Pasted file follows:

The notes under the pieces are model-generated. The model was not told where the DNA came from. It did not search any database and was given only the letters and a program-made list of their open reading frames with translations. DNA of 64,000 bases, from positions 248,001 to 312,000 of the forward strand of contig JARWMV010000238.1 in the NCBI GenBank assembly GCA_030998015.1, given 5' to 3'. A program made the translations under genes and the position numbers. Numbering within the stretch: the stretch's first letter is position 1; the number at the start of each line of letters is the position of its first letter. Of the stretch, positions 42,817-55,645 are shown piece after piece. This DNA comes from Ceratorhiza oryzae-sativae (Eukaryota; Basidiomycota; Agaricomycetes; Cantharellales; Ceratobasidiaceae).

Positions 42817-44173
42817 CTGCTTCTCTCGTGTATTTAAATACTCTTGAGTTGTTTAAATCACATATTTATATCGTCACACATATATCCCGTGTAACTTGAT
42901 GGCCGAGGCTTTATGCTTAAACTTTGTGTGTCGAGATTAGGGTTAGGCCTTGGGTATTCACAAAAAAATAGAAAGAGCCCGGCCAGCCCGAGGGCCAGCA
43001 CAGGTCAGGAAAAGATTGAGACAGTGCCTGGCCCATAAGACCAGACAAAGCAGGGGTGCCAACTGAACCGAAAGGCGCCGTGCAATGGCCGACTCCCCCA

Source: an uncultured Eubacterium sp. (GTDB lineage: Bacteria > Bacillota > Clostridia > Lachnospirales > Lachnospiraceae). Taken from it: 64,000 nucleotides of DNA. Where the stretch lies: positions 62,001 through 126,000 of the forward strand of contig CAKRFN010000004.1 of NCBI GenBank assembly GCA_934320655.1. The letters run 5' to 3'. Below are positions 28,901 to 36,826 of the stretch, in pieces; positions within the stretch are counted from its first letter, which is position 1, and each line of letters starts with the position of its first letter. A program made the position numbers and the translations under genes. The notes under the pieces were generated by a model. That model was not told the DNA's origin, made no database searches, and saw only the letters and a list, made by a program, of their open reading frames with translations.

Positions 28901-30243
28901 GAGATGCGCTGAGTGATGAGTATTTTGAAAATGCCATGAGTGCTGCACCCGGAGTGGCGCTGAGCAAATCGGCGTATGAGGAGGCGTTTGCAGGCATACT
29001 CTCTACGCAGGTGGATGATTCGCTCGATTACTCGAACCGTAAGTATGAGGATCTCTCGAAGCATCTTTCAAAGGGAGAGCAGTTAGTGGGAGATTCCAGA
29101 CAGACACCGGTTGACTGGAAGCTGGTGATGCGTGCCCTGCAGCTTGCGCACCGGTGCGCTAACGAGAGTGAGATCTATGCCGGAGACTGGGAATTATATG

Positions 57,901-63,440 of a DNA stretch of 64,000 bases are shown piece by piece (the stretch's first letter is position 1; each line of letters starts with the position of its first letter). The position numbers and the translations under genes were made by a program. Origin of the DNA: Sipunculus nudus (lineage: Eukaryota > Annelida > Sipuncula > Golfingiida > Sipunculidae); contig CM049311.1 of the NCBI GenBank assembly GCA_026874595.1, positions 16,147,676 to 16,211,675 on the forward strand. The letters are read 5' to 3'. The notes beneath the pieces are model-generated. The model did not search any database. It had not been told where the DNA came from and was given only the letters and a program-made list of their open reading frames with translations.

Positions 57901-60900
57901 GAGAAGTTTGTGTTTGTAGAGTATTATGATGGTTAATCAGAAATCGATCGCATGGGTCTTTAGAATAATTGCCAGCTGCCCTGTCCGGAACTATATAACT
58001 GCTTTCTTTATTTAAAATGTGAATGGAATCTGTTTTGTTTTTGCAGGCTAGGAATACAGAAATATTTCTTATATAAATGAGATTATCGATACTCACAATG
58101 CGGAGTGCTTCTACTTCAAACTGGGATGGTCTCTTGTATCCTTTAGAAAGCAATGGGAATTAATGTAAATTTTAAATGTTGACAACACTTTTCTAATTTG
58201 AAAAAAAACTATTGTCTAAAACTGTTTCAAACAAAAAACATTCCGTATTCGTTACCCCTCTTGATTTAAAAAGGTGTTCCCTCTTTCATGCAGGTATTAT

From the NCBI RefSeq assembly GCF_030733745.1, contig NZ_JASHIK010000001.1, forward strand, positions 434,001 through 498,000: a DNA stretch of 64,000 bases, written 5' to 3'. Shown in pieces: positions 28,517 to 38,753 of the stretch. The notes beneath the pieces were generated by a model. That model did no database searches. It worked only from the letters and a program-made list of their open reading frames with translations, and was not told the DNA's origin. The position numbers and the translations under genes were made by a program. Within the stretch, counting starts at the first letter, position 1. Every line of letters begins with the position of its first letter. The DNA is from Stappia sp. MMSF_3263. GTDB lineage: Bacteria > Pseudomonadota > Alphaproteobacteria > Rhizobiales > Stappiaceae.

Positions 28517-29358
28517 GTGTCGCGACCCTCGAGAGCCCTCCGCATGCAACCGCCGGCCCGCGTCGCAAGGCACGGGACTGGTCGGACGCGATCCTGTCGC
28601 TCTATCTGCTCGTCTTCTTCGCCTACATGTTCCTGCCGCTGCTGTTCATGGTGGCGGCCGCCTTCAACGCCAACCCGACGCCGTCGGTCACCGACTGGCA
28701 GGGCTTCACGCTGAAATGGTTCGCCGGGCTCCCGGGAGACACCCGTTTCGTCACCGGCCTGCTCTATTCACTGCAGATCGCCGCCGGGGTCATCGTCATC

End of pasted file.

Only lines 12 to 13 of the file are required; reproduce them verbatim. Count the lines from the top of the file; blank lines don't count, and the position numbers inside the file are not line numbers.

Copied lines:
Positions 57901-60900
57901 GAGAAGTTTGTGTTTGTAGAGTATTATGATGGTTAATCAGAAATCGATCGCATGGGTCTTTAGAATAATTGCCAGCTGCCCTGTCCGGAACTATATAACT